There has been a certain je ne sais quoi in the air here in Cannes, and I wasn’t able to quite put my finger on it. It bothered me, someone always good at defining a moment, person or place, that I couldn’t put that feeling into words. Then I attended the press conference for Luca Guadagnino’s ‘The Staggering Girl’ and I had a ‘EUREKA!” moment. So bear with me for a moment while I get to that…
The one film that I haven’t been able to stop thinking about since watching it is ‘5B’ co-directed by Dan Krauss and Paul Haggis. It’s a project that is backed by a Verizon company and you all know how I feel about them since they abruptly fired all of us contributors at HuffPost in January of 2018. So for me to go out on a limb and call the film stunningly sad and hauntingly perfect takes a lot. While I knew I needed to watch it — it’s a documentary about a special groundbreaking ward inside San Francisco General Hospital at the height of the AIDS hysteria in the early 80s — I also hoped it would give me the opportunity to criticize it. It didn’t. The film is utterly right, so wonderfully important for us to watch, as human beings. I loved it and it now occupies a special place inside my heart. I interviewed the subjects and filmmaker on the day of the late Richard Lormand’s birthday here in Cannes. He was definitely with us in that room.
Personally, I have always believed in the power of the human touch. In fact, while I know my dead dear loved ones are still with me in soul and spirit, it is most often their touch, their physical connection that I miss most. Cupping my hand on their cheek as a hello, or them holding the small of my back for support or safety during a conversation, those are the moments I miss most. So, the nurses and caregivers of Ward 5B inside San Fran GH in 1983, at the peak of those “you can get AIDS from touching” fear mongering headlines, actually built a place where they could touch, caress, massage and bathe those afflicted with the virus. In a particularly candid moment of the film, a nurse talks about her resignation to help people die: “we had to realize that we weren’t going to cure people, just care for them.” Everyone died of AIDS in the early days, and we forget that now, because with the drugs available in the Western world the virus has become a chronic condition, not a death sentence. But think of countries in Africa where those medications are simply too expensive… So while it isn’t a headline anymore in the US, AIDS continues to count victims in the Third World.
You can read an interview I did with Dan Krauss on the ICS website.
Other films I loved included ‘The Unknown Saint’ by Alaa Eddine Aljem —, I met him and his wife Francesca Duca in Doha and instantly knew I would love their beautiful film; ‘Litigante’ by Franco Lolli, with whom I did an interview as well, this one posted on Thrive Global; and ‘Cancion Sin Nombre’ by Melina Leon, also check out my interview with the filmmaker — a story inspired by her own journalist father’s search for the truth of where young Peruvian babies were disappearing to in the late 1980s.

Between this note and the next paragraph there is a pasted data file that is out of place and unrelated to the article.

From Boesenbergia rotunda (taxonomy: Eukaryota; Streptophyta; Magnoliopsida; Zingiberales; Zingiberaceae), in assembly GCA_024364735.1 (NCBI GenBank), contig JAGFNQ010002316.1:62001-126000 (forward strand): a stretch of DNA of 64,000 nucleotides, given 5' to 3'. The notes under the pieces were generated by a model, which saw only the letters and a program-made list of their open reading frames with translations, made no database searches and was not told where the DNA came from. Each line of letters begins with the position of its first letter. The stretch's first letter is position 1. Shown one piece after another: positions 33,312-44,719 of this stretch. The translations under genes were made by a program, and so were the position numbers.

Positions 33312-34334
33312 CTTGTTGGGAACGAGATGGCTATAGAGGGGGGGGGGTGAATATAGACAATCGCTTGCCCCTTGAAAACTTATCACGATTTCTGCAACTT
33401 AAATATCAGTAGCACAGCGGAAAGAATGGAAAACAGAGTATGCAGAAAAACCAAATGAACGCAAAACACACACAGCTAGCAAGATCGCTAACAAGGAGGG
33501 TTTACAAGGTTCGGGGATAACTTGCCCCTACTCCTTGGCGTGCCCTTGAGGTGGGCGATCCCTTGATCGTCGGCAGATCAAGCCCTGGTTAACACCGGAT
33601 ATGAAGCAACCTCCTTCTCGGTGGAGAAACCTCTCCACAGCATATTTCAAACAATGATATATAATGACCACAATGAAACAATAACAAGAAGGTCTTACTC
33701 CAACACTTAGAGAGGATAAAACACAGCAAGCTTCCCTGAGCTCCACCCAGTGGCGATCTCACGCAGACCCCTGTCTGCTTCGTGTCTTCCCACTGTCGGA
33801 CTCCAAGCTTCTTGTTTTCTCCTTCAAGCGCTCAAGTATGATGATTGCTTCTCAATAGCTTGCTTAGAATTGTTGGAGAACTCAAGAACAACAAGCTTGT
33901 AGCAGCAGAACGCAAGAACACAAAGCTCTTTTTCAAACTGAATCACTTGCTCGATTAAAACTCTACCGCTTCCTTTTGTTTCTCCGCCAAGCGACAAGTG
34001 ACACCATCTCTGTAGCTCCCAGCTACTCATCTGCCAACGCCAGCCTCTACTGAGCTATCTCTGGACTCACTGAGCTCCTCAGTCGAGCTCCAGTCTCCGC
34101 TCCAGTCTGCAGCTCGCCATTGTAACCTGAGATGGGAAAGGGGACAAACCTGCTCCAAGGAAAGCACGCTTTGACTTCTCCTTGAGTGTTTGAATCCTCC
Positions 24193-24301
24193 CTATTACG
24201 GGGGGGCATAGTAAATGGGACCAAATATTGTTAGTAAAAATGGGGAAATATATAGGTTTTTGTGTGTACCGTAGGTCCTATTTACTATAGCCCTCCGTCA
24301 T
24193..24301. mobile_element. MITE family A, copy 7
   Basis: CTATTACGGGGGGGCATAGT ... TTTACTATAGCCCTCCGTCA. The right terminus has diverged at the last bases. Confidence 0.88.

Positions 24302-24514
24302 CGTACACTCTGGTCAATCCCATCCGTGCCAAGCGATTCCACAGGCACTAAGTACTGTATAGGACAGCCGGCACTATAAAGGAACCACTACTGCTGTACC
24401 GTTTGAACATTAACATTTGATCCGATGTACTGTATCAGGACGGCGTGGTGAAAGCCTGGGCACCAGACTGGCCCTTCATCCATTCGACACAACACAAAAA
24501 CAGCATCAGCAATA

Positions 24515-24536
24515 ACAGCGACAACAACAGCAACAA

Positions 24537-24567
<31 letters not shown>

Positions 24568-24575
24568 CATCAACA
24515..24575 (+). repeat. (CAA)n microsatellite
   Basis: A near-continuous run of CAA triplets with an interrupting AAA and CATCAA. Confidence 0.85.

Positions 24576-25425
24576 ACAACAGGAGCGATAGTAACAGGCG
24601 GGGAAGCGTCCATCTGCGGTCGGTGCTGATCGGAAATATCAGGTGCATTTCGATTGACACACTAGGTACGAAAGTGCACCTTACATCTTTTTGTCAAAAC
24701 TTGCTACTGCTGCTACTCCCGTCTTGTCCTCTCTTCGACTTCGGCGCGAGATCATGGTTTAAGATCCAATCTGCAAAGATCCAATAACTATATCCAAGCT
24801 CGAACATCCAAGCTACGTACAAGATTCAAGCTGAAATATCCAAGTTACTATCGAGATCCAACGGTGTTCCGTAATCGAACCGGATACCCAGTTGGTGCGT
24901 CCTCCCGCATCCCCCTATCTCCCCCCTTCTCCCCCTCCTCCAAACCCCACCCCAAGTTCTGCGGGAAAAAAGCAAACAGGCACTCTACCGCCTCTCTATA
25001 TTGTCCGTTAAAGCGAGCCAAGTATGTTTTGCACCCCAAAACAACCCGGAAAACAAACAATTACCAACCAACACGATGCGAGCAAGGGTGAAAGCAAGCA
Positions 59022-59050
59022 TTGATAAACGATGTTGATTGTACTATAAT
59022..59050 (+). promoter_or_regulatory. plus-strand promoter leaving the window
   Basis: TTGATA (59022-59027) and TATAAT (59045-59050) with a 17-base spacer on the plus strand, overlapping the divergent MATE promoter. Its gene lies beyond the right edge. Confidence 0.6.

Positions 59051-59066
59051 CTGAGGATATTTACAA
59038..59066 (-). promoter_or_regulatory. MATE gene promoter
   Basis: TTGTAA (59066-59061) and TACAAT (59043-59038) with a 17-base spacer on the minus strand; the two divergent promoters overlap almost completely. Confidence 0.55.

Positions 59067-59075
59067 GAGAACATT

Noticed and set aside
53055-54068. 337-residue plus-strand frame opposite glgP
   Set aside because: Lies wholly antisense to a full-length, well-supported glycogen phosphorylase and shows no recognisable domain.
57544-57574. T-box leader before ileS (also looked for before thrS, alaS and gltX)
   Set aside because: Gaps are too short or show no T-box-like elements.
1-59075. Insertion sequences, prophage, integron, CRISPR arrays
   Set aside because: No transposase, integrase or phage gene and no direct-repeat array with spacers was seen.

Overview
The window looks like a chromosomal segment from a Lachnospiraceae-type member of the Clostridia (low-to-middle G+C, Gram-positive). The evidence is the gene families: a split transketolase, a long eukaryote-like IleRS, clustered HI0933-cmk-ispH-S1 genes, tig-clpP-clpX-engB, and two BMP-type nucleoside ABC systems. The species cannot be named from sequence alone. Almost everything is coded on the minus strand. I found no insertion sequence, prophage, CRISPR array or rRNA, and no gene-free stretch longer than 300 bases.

Then came time for Luca Guadagnino’s film collaboration with Pier Paolo Piccioli of the Maison Valentino, starring Julianne Moore, Kyle MacLachlan, Marthe Keller and Alba Rohrwacher. I mean, fashion, movie stars, Guadagnino (whose work I simply adore from the bottom of my heart!) what was there not to love?! And love it I did, as much for the film itself, which only lasts 37 minutes but packs a punch of style and mystery that I keep carrying with me two days after viewing; but also for the connections I felt to the creatives behind the project, during a press conference that took place on the terrace of the Marriott.
Guadagnino is undeniably one of the most exciting filmmakers working today. He cares about style and class and that’s something that is extremely important to me. Film is a visual medium and if a work of the 7th art looks drab and discolored, things thrown together only to tell a narrative story with no attention to details, I switch off quite quickly. I need my eyes to enjoy a film as much as my heart does. And with ‘The Staggering Girl’ my eyes, and ears too, did indeed enjoy the ride, with those Pier Paolo Pasolini ‘Medea’ influences and stunning Ryuichi Sakamoto score. I even spotted Guadagnino’s little homage to Woody Allen within the font of the opening credits.
So a little later, as I waited in the lobby of the Majestic hotel for a junket, I spotted Venice Film Festival artistic director Alberto Barbera talking to a fellow Italian. Listening and watching Barbera’s class and simplicity of gestures, nothing to hint at the greatness of the man or how self aware he could be of that, I realized why I love Venice and what I perhaps hold against Cannes — year after year.
Venice is a couture, beautifully curated festival that creates an atmosphere that is at once international — in its selection of world class, Oscar nominated films — and fundamentally Italian — from the Italian good old days of Visconti, Fellini, Germi and Pasolini I mean. I still carry within my heart the image of Lady Gaga on the red carpet under the rain, in her pink feather ballgown for the 2018 premiere of ‘A Star is Born’ at the festival.
Cannes is a festival for the masses, for those audiences who watch it from afar, from around the world. It wows, it blinds, it punches you in the face with the multitude of stars and celebrities walking up the red carpet but when you think about it deeply and from a style POV, once the lights are turned off, little remains burned in our subconscious.
And that’s what I realized when I found myself in the presence of Piccioli and Guadagnino… Who are, of course, at the core, Italian.